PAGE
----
Just as an example of how important the French feel the use of groundbait is when carp fishing, the giant French bait firm Sensas make several carp-dedicated groundbaits, which sell by the tonne. You don't need to buy match fishing-type groundbaits however, for it is quite simple to make your own. A straight forward mix of equal amounts of groats, flaked maize, crushed hemp and any canary seed mix will work well. Incidentally, you can buy this blend ready-mixed from Haith's Baits. We call it, not surprisingly, the Euro Mix!
The following instructions apply to an eight kilo blend of the four ingredients which will just about double in weight after it has been prepared. Mix the dry ingredients well then soak overnight in enough water to cover the top of the dry ingredients by two inches. Add 20ml of flavour and 50ml of Minamino, CSL, or similar and then stir well to blend in the added liquids. Allow the groundbait to stand for 24 hours (or longer, up to a maximum of three days, after which the mixture will start to ferment). You will note that the groundbait takes on the liquid and swells to almost twice its volume. The groats and flaked maize start to exude a milky liquid, which is highly stimulatory, while the crushed hemp gives off its oil which blends into the other ingredients and adds further attractive properties to the mixture.
Finally add a scattering of pellets and a few boiled baits of your choice. When the carp move in they will invariably eat the boilies along with the rest of the mush and a simple hair-rigged boiled bait of the same recipe will almost certainly lead to a take.
I've already mentioned Boilie Crumb, Boilie Soup and lumpfish eggs in this blog so I won't bother to go over old ground. Suffice it to say that a great many UK capers still overlook these tactics. This really surprises me as you only have to look at the success of some of the top carp fishers to see how blindingly effective crumb, soup and/or eggs can be. A jar of lumpfish eggs mixed in with a bucket of soaked groats is deadly.
We have done particularly well on French rivers using fish eggs and crumb mixed together. This mirror from a tributary of the R.Loire was caught by my missus a few years ago. No pre-baiting had been carried out and the bait had been in the water less than an hour when the fish took. Pretty instant, eh? In fact, the use of fish eggs is actually banned in France as they are so effective, but I think that only applies when you are fishing for the pot rather than on a catch and release (No Kill) basis.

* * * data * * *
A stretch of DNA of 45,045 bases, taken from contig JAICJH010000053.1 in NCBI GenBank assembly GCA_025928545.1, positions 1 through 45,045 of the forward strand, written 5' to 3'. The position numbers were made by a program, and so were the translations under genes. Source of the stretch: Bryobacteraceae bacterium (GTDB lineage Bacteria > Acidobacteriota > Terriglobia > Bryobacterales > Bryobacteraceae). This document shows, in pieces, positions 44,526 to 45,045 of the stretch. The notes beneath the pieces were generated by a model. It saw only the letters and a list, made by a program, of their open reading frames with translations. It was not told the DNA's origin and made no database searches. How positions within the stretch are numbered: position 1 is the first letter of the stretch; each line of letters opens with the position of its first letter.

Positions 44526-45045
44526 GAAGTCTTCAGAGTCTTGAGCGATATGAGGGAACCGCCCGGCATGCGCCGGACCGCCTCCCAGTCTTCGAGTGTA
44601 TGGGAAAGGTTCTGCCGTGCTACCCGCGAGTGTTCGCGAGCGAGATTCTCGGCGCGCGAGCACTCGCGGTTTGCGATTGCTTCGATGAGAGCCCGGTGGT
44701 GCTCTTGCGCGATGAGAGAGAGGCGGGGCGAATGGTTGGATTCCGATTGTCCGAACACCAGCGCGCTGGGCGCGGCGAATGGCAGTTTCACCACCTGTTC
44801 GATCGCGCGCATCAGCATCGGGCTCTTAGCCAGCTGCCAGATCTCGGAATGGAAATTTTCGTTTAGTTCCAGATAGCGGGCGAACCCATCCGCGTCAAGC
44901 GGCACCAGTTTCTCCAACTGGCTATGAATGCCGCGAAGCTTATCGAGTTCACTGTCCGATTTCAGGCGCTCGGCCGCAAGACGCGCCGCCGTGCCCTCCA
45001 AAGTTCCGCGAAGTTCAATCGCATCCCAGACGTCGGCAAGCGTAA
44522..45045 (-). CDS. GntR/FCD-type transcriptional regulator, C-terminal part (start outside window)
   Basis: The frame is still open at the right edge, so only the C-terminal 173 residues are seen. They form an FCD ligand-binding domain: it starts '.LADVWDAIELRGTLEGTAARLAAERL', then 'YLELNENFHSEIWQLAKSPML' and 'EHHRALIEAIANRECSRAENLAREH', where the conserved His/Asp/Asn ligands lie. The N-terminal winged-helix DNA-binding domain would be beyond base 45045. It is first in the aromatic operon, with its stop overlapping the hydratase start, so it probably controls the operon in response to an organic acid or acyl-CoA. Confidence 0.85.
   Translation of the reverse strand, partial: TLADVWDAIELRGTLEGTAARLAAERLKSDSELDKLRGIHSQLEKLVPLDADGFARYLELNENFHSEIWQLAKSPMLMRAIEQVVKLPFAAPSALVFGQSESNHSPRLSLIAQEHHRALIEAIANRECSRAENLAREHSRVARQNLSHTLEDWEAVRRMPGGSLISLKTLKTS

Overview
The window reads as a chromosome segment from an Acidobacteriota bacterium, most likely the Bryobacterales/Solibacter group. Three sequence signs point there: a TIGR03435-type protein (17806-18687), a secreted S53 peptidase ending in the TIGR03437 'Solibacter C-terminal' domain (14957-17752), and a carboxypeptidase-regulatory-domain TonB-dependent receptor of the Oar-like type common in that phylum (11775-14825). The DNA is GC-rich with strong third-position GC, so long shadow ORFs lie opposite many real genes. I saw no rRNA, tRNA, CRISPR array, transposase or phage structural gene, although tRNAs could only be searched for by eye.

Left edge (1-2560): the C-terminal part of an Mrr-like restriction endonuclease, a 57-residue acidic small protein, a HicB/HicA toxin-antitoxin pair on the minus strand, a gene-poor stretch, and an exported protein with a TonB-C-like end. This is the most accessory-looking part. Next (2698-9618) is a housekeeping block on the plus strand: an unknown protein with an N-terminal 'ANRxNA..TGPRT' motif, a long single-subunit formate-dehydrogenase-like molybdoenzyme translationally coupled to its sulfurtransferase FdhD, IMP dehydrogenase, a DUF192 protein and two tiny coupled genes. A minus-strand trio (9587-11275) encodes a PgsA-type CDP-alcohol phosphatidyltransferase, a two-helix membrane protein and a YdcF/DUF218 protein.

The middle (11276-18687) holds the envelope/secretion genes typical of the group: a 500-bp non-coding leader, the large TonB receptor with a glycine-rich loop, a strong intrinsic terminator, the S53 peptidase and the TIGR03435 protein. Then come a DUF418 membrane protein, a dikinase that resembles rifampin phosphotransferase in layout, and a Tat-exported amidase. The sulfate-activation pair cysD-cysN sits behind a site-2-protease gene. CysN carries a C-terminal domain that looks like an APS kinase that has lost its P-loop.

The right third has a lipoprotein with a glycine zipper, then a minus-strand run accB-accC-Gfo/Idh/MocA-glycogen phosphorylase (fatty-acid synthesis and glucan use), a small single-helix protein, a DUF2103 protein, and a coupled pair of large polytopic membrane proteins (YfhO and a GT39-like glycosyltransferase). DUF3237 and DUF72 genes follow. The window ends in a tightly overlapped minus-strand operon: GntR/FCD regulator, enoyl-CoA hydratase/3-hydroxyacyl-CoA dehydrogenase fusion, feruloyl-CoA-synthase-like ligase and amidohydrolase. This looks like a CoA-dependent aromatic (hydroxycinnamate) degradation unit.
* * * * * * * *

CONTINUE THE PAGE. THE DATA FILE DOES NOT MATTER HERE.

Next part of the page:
There are a hundred and one ways in which to make your presentation `different`. Everybody uses stringers these days. I think that standard stringers now represent a danger signal to wary carp. You know, a line of three or four baits all lying neatly alongside each other, like an arrow pointing at the hook bait with a sign above saying `danger`. If you use stringers try something a bit different. A clumped stringer often scores when standard long stringers fail, as does the use of chops or half baits.
This set up is particularly effective when river fishing as they tend not to get caught in the current and washed downstream.
Or put some chops and your hookbait in a PVA bag and cast the whole lot out. When the PVA bag melts the hook bait is left surrounded by dozens of smaller bait particles.
What is the prime source of bacteria in a boilie? I'll tell you; it's water, good old H20. That is why it is very important to drive off residual moisture when you are making boiled baits. Always dry your baits when they've come out of the boiling water with a hair drier It helps dry the baits which can then either be packed in bags and frozen, or left to air-dry for several days or even weeks to allow the moisture content to evaporate. Unfortunately these baits will harden considerably as they dry but they can be revived using lake water, to which you can add flavours or other attractors, or you can use the water left over from cooking seeds or particles.
For instance, don't throw away the water in which you have cooked hempseed. It will be laden with attractive hemp oil and other particles and by adding it to rock hard air-dried boiled baits you not only revive the, you also drench them in hempy attraction.
And do ALL boilies have to be round? Of course they don't. If you are likely to be fishing the margins or at relatively short range, why not cook your paste in sausage shapes.
Boil for twice as long as you would boil the bait were they rolled into boilies than remove them with a perforated spoon.
These can then be cut to whatever size you require to allow for differing conditions, either on the bankside or at home before you leave.
The advantage of cooking in sausage form is that each individual cube of bait, when cut, has two relatively uncooked sides to it, so letting water in and flavour out much quicker than a standard round boilie which has had all its surface area cooked. You can make loads of bait very quickly too.
Everybody (and every carp) loves tiger nuts and most of you appear to prefer so that they become 'gloopy' after the preparation stages. I am sure you don't need me to tell you that this can be a bit of a hit or miss situation as not every batch of tigers nuts 'turns' as we would like. Here's a little trick for you. Ask for your tigers to be crushed before Haith's sends them to you. Crushed tigers ferment (go gloopy) in a quarter of the time it takes whole nuts to turn and the carp love them just as much!.